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China Outlook Lifts Lead, Copper ETFs

Posted 09/13/2010 06:44 PM ET

Industrial metals ETFs rallied Monday after China said industrial output in August jumped at a faster rate than expected.

China's industrial production rose 13.9% year over year in August, up from a 13.4% gain in July.

Meanwhile, August exports grew 34.4% after expanding 38.1% in July. Imports surged 35.2%, improving upon July's 22.7% growth.

Weakened export growth reflects a slowdown in global demand, while a rebound in imports signals that China's economic slowdown may be less severe than expected, says Ed Yardeni, president and chief investment strategist at Yardeni Research.

IPath Dow Jones-UBS Lead ETN (LD), the only exchange traded product for the heavy metal, leapt 4.16% Monday to 56.42. LD is thinly traded but has climbed 45% in the past three months.

It remains in a longer-term downtrend that started in January, when it peaked near 70. LD has formed a series of three lower highs and two lower lows. It faces overhead resistance at its prior highs of 57 and 61.

IPath Dow Jones-UBS Copper ETN (JJC) gapped up 2.3% Monday to 46.44. The fund closed 1% above a 45.77 buy point in a four-month cup-with-handle base. JJC rose 27% in the past three months and is close to recovering its 52-week high of 49.51 set in April.

Global X Copper Miners (COPX) and First Trust ISE Global Copper (CU) both rallied almost 4% Monday. They track a basket of copper-producing companies. CU's and COPX's charts look similar. Both ETFs closed within 4% of a buy point in a cup-with-handle base.

"China's metal demand is driven by the country's continuing building boom; as of July, 337,761 construction projects were under way, an increase of 28,847 from the same period last year," Matthew Circosta, an economist with Moody's, wrote in a report released Friday.

Although the pace of new development is slowing this year, it will be gradual rather than a rapid deceleration, Circosta says. "As China's expansion stabilizes at a lower but healthier growth rate," he wrote, "and fears of a double-dip recession recede in the U.S., metals demand and prices should remain strong."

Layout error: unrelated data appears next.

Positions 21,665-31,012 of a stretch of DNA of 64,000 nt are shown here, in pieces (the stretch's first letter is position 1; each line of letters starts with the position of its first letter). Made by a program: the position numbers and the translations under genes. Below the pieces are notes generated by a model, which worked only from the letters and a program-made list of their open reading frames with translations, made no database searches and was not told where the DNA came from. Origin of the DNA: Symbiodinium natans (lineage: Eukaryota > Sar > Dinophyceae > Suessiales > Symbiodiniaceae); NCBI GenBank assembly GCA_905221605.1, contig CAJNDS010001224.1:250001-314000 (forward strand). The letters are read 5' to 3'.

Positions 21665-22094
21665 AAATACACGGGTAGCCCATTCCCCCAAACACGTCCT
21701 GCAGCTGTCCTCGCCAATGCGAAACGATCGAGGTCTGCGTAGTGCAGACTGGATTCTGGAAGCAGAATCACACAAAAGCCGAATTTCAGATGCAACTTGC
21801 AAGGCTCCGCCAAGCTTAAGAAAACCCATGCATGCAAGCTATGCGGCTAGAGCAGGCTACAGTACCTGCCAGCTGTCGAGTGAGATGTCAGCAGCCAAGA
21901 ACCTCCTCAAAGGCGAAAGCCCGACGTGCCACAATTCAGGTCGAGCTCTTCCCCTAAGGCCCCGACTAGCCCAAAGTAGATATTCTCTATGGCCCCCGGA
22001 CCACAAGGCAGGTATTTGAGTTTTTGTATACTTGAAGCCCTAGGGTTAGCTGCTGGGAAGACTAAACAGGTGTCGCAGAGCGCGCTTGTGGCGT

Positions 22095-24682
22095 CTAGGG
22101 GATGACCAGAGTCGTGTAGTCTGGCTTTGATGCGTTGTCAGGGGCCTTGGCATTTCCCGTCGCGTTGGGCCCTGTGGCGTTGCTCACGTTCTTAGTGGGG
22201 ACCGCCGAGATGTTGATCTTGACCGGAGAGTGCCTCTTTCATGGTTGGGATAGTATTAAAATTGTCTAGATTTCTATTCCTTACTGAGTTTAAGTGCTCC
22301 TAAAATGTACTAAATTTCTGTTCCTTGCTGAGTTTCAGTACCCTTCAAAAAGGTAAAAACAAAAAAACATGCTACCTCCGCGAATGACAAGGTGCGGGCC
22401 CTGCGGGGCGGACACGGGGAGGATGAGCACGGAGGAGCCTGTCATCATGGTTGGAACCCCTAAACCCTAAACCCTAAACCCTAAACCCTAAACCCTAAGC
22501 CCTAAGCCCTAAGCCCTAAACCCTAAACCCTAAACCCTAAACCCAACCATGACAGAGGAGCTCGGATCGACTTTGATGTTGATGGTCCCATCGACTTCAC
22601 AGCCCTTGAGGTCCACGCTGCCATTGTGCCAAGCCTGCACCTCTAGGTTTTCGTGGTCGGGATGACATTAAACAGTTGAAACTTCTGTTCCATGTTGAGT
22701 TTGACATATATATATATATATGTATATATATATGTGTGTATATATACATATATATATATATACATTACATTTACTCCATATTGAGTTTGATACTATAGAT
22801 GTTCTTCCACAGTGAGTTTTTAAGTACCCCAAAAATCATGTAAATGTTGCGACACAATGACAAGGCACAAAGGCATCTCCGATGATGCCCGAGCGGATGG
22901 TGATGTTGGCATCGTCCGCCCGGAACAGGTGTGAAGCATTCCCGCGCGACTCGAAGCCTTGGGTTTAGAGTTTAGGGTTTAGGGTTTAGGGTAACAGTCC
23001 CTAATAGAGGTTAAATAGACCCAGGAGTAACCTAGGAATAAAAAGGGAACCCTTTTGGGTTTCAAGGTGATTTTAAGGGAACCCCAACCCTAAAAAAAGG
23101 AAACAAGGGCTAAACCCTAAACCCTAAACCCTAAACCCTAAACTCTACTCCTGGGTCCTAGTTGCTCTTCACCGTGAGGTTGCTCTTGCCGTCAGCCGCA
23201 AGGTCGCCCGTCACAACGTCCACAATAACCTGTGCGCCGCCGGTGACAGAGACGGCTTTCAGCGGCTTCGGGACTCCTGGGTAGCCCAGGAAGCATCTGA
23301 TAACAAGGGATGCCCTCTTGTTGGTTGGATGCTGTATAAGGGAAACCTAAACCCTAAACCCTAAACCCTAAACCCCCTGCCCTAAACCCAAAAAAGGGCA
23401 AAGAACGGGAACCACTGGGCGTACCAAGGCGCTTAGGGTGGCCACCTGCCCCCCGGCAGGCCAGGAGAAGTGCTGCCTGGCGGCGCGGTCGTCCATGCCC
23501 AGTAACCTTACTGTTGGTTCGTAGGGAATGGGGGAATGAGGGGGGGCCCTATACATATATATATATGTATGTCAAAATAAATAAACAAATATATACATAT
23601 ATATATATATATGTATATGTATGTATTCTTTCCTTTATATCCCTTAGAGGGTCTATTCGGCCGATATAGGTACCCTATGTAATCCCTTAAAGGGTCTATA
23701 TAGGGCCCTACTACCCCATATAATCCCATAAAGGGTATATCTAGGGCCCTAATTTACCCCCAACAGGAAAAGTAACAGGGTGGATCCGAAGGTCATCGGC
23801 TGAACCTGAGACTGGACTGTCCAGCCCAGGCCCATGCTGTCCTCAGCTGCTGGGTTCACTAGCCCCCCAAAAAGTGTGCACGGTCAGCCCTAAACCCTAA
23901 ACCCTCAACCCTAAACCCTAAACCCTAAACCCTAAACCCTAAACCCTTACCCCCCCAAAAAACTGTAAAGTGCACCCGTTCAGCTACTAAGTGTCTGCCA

Another Bubble?

Others have another view. Shawn Hackett, president of Hackett Financial Advisors, says prices are too high and industrial metals are in a bubble, even though they haven't recovered the levels seen before the 2008 commodity bust.

He believes prices could fall 20% to 30% in the next 12 to 18 months for two major reasons: (1) China's stimulus spending and loosening of controls on bank lending have artificially hiked demand for cars and housing — two major consumers of industrial metals — and (2) the Commitment of Traders report provided by the U.S. Futures Trading Commission shows that speculators have piled into industrial metals, betting that prices will go higher.

"Traders tend to be most optimistic at the top and most pessimistic at the bottom," Hackett said. "When they're record long, like they are now, they might all want to get out at the same time."

Vanguard's New S&P ETFs

Vanguard last week released a batch of S&P-index-tracking ETFs that undercut their competitors.

Vanguard S&P 500 (VOO) will charge a negligible 0.06% annual expense ratio vs. 0.945% for State Street Global Advisors' SPDR S&P 500 (SPY) — the largest ETF by assets — and 0.09% for iShares S&P 500 Index (IVV).

The low-fee ETF and mutual fund leader launched eight other ETFs based on S&P's U.S. equities indexes: Vanguard S&P 500 Value ([STOCK[VOOV]]), Vanguard S&P 500 Growth (VOOG), Vanguard S&P Mid-Cap 400 (IVOO), Vanguard S&P Mid-Cap 400 Value (IVOV), Vanguard S&P Mid-Cap 400 Growth (IVOG), Vanguard S&P Small-Cap 600 (VIOO), Vanguard S&P Small-Cap 600 Value (VIOV) and Vanguard S&P Small-Cap Growth (VIOG).

These ETFs charge between 0.15% and 0.20% of assets in annual fees.




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